I enjoy the fruit if the pawpaw, but my main interest is use of the tree in ecosystem restoration. After observing the behavior of this tree as it moves into spaces created by disturbances, I have come to view it as more of a pioneer species that I had previously thought. Sycamores, cherries, tulip poplars, pines, and crabapples are also colonizing the old cornfield, but as they spread by seed, their modus operandi differs significantly from that of the pawpaw. These trees appear here and there, wherever a seed fell and found enough moisture and organic matter to get a start in life. In contrast, the pawpaw dominates. This tree seems to have a superior intelligence that allows it to seek out and utilize resources such as light, space, and nutrients as they become available. The prime example on the farm of the pawpaw's amazing abilities is the colonization of a dead apple tree.
Apparently ground compacted from mowing poses no challenge for pawpaw roots as they move into new territory. Originating from a colony on a wooded bank that borders the orchard, this new grove erupted around the stump of an apple tree. We don't use a string trimmer to remove grass near tree trunks; consequently the pawpaw shoot emerging near the trunk remained unmolested. In a few short years the transition was made from a diseased apple with a short pawpaw stem at its base, to what you see in the photo. The plan now is to stop mowing within eight feet of the cluster of stems in order to create a grove of pawpaws within the orchard. We've already been rewarded with five or six new stems within this protected space.
In reading about pawpaws I've seen mention of use of the plant for stream bank restoration. Living as we do in a wide bend of a river prone to flooding, I'm very interested in this subject. We routinely joke about property taxes not taking into account land lost to slippage. Sinkholes are common here, and downpours during storms are becoming more intense, if not more frequent. Our closest neighbor maintains a ridiculously large front lawn that slopes toward us and, being severely compacted from decades of mowing, channels rainfall directly to us like a paved hillside. Long story short, erosion is a potentially devastating problem here on the farm.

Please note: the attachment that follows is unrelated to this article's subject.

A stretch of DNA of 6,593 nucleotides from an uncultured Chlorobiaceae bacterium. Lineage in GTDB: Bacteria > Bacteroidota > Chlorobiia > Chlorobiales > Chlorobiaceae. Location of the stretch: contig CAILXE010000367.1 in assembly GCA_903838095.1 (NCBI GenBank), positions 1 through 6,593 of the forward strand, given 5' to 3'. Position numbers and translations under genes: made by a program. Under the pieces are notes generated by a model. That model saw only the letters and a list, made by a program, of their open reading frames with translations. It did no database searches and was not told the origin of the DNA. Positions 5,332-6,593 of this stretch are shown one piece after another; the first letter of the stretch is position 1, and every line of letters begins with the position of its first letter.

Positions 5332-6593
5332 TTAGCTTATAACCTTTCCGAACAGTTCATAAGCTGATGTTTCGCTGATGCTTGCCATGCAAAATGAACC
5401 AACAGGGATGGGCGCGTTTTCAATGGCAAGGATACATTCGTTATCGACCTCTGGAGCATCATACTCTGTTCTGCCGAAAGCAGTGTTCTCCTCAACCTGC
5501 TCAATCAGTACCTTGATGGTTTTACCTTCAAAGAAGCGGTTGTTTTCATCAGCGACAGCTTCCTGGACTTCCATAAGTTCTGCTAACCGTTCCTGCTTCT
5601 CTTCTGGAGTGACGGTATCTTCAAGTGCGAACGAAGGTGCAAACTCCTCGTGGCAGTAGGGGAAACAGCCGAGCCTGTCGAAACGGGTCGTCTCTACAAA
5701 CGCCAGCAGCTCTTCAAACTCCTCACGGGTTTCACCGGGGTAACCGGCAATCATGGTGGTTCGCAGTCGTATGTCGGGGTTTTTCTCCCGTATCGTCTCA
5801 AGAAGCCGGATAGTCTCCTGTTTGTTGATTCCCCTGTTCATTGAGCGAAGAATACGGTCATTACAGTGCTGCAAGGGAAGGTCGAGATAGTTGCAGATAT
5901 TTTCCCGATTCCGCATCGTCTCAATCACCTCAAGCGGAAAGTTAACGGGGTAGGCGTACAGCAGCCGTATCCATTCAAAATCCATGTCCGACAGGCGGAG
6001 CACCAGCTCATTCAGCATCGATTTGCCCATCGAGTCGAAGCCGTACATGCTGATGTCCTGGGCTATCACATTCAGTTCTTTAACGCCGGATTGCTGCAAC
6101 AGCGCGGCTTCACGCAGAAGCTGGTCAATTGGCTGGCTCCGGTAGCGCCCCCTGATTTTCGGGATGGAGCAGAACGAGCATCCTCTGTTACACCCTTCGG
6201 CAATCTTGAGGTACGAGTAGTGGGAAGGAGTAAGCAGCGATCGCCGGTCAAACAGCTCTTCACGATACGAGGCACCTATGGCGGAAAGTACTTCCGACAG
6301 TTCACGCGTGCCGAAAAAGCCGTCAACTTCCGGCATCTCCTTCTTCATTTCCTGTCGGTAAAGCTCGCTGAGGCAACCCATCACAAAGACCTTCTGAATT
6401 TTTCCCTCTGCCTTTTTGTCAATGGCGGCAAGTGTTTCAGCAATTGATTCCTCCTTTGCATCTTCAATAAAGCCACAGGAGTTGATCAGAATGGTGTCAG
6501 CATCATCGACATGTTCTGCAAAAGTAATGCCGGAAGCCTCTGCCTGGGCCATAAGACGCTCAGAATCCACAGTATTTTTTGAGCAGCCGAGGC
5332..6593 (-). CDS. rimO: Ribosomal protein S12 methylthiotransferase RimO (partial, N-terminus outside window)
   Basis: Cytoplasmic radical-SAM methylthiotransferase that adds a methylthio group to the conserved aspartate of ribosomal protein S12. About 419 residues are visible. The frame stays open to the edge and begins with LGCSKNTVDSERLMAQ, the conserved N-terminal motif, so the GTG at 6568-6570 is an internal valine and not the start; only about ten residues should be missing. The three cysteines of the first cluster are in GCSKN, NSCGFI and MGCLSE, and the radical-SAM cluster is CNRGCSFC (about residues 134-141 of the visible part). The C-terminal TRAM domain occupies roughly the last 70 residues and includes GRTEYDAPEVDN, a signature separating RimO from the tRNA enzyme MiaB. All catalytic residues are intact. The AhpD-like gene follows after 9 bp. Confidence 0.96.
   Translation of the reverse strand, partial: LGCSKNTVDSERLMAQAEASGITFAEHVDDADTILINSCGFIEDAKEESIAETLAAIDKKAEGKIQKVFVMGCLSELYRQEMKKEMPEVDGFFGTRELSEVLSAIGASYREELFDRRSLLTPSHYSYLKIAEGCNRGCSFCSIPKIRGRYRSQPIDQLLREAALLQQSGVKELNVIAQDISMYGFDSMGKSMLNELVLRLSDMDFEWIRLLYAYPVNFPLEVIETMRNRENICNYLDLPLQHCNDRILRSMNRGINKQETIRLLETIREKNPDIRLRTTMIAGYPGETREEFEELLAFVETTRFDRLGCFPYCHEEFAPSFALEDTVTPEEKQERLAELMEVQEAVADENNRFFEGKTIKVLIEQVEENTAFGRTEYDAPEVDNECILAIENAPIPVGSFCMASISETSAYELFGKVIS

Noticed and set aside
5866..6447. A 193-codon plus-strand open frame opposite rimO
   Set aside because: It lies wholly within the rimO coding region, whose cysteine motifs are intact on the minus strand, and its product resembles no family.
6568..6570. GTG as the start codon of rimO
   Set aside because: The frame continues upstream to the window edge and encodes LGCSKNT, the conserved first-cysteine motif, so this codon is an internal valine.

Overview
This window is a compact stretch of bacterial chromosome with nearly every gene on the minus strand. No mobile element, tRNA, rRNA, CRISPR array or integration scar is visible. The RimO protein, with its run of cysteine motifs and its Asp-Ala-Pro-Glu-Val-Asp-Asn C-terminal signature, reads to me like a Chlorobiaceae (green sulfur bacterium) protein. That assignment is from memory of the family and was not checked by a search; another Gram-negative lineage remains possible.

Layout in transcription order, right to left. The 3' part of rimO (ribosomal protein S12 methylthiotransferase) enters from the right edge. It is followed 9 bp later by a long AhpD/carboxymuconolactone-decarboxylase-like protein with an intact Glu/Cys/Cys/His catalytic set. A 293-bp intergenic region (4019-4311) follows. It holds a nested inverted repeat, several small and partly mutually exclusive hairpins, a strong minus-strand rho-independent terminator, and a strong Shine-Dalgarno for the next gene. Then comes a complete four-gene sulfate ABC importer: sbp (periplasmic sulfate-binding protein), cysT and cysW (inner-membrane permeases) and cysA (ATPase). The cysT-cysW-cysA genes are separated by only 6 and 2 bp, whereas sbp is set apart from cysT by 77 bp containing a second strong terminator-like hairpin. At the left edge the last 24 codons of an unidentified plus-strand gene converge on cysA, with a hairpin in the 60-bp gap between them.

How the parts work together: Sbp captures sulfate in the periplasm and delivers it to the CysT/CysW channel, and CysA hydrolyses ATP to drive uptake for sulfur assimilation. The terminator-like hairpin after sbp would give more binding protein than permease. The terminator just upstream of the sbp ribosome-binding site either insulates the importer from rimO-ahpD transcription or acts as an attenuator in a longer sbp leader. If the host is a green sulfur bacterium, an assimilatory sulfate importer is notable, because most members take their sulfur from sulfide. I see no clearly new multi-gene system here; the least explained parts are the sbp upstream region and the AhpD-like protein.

The long-term, low-cost, labor-nonintensive solution to this problem is trees, specifically their roots. Pawpaws have unique fruit and lovely foliage, but it is the part we cannot see--the root system--that most fascinates me. What amazing network lurks below the surface I can only imagine. But I don't have to be able to see it to understand the benefits of this sprawling metropolis of roots which literally holds land in place. Undoubtedly the the maples, cherries, and tulip poplars play important roles as well. I envision their root masses as dense and stable units spaced at intervals, with pawpaw roots spread throughout all like an interwoven blanket. Humans usually admire the above ground portions of trees for their towering majesty; I appreciate the underground parts as well that keep the land from disappearing down the river.
There's much I would like to know about pawpaws. How large can a single colony grow? How far do roots travel from the original plant? Do pawpaw groves move across the landscape, invading new territory and allowing older parts to send nutrients to the leading edge, then die off? Do certain trees reach heights of 30 feet by deciding to put all their energy into one trunk, or by using suckers to harvest sunlight and send sugars to the mother tree? Do they communicate and share resources with other species using the fungal network? Most pawpaw research that I have come across concerns development of cultivars for fruit production. Maybe widespread interest in the fruit will stimulate research into other aspects of the nature of this plant so these questions can be answered. Meanwhile I look forward to spring and more opportunity to observe this enchanting plant.